by Henry Goldman
I don’t remember when I started reading recaps of TV shows on blogs, probably within the last couple of years, as they started blowing up. It probably started innocently enough, maybe the day after watching an episode of The Wire I was particularly excited about, when I saw in my Google Reader feed a write-up about said episode. It was probably pretty similar to most “good” TV recaps, 1000 well-written words that quickly let readers recall (or skip over) the experience of the episode’s narrative, brief thoughts about the show’s themes and then a rehash of the best moments.
In the time since, they’ve become a regular part of my online reading habits, to the point where after watching the latest episode of Mad Men or Parks and Rec or whatever show I’m wound up over, I’ll hit the AV Club’s TV section on my phone to see what (their very capable) cultural writers had to say about it. And it’s got to stop.
There’s a couple reasons why I think TV recaps have become such a pervasive part of the internet culture. Obviously, they’re popular. And the way online outlets, from the Huff Post to the LA Times to Vulture to Videogum, and whatever in between, the way these sites make money is based on getting thousands of page views a day. So if people are clicking on recaps, they’re going to keep posting them for whatever shows are getting traction.
But why do we, as an online culture, comprised primarily of millienials, enjoy reading them? Firstly, I think that we are a generation that’s built an entire discourse around quoting movies, TV shows, sketches and YouTube clips. Since we were kids, we’ve loved jokes where the set up and punchline is a pop-culture reference. So, the instant gratification of reliving the best jokes and lines and scenes from a TV show we saw last night is worthwhile in itself. If, after watching the Mad Men episode “The Suitcase”, I can immediately relive the scene when Don and Peggy are arguing about giving credit for work (“I give you money, you give me ideas!” “You never say thank you.” “That’s what the money’s for!”), I probably will.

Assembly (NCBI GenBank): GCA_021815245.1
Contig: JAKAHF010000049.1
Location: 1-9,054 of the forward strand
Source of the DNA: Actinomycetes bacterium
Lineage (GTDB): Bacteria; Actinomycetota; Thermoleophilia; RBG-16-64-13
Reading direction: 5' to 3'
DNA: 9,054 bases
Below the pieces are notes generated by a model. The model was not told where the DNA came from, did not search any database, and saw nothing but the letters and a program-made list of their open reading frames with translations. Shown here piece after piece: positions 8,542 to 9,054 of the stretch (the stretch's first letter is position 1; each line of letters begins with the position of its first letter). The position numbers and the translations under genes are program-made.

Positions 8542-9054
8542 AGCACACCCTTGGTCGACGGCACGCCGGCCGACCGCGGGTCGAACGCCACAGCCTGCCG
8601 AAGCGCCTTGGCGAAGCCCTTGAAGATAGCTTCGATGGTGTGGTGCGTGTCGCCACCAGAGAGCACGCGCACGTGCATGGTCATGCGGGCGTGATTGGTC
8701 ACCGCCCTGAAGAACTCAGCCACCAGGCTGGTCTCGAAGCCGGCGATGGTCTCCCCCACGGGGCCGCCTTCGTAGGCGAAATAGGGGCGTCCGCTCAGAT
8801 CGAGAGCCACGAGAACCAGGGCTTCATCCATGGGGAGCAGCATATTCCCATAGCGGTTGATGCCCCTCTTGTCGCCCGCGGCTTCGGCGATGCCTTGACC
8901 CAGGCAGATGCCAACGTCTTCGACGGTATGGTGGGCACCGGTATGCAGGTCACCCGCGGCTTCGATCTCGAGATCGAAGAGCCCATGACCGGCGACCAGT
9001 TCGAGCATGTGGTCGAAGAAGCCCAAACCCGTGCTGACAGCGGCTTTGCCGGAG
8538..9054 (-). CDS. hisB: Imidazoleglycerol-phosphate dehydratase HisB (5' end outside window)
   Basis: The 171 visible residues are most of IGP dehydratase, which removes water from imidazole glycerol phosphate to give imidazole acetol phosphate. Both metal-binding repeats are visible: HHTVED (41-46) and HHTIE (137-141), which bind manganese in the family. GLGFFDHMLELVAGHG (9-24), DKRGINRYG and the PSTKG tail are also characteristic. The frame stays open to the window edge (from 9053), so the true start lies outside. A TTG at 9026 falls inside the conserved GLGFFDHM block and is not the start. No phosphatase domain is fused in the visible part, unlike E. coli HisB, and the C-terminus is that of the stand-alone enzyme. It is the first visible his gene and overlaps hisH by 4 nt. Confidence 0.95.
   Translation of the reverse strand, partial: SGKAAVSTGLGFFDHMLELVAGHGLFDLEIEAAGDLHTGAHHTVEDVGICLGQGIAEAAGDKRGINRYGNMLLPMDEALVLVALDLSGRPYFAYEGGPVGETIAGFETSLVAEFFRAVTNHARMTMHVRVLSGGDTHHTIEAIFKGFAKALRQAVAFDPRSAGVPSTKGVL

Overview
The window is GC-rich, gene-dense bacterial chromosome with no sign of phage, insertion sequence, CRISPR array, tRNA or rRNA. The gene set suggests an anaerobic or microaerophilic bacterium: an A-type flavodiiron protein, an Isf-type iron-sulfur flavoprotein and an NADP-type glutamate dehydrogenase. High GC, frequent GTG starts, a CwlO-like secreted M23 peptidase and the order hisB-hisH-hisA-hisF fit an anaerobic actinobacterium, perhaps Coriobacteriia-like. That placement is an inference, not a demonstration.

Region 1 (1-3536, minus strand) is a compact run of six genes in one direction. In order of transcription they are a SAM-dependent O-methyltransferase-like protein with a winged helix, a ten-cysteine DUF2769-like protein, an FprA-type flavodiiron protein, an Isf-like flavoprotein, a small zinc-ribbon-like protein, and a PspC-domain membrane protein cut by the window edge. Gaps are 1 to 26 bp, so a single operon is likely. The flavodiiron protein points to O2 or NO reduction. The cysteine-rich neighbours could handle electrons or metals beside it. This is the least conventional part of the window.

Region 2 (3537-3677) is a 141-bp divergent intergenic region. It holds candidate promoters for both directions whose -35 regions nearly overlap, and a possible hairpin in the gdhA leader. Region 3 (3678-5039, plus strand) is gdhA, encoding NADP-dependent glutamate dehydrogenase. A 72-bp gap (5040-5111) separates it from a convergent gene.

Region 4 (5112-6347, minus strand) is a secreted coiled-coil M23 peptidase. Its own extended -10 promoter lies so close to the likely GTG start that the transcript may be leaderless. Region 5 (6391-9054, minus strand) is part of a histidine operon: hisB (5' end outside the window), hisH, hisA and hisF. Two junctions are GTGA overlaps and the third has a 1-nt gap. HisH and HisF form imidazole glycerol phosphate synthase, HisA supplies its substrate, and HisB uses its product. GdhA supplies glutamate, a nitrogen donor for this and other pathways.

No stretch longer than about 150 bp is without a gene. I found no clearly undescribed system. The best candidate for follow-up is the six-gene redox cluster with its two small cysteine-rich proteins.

Secondly, TV recaps are like the digital water cooler, where you can participate in a conversation about whatever show is reverberating across the culture. Don’t have anyone to come over and watch Jersey Shore with? Watch it with the commenters on your favorite recap page! And then you won’t have to wait to see if your coworkers watched the same thing. You don’t even have to leave the comfort of the couch to engage in a discussion around the show, and for a culture that is continually disconnected from IRL interaction.
Thirdly, TV recaps are highly snackable written content. I forget who coined the term “snackable” in regards to online things, but it basically compares content to junk food; there’s no nutritional value, but it’s sooooooo easy to consume, like a bunch of chips or candy. We read TV recaps, because it’s easier to read 1000 words about a show we watched (or didn’t have time to watch) than it is to read 1000 words about weird new ideas for public transportation in our city or a new trend in South American cinema. It engages our brain enough to waste time, but not enough to provide any real value.
And that’s the real reason why I want to stop reading TV recaps. If I’m really trying so hard to find something to do on my computer or iPhone, besides creating my own things or spending time with my friends, I need to read something of value, which, TV recaps, no matter how insightful or well-written, just don’t qualify.
Henry Goldman is founder of yr an adult. He is trying to get better at everything.